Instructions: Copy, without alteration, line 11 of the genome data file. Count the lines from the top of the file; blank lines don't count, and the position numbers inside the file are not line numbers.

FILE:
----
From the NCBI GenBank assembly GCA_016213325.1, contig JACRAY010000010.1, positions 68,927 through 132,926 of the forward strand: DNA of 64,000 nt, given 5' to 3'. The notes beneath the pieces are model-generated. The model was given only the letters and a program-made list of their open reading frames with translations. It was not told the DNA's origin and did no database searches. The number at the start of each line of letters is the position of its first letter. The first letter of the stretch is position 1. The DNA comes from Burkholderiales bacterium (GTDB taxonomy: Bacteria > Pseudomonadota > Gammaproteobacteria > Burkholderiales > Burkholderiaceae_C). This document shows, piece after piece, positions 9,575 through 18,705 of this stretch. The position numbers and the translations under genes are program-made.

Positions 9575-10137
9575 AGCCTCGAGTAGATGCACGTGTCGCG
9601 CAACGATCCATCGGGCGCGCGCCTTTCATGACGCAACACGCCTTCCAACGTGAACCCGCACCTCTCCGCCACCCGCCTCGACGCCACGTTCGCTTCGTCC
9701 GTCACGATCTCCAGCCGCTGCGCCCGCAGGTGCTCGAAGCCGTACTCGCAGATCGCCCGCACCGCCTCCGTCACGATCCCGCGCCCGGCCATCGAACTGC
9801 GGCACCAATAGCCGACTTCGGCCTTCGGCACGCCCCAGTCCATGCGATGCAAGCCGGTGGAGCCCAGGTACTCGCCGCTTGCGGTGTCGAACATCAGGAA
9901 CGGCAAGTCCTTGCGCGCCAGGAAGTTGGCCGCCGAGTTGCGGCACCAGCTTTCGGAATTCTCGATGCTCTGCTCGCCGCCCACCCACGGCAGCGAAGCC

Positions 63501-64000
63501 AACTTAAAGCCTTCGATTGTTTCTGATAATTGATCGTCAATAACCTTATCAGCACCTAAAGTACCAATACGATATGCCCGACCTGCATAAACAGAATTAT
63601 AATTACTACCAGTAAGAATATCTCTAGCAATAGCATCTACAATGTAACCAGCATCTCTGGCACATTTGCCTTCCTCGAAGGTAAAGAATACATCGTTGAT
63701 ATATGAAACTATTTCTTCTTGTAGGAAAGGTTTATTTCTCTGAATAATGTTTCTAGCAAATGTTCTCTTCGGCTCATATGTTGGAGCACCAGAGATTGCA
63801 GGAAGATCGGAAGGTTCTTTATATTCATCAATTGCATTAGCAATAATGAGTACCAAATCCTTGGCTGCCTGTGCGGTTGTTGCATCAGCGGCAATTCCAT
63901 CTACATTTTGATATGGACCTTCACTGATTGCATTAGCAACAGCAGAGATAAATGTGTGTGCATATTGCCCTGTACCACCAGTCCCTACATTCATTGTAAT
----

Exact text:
63701 ATATGAAACTATTTCTTCTTGTAGGAAAGGTTTATTTCTCTGAATAATGTTTCTAGCAAATGTTCTCTTCGGCTCATATGTTGGAGCACCAGAGATTGCA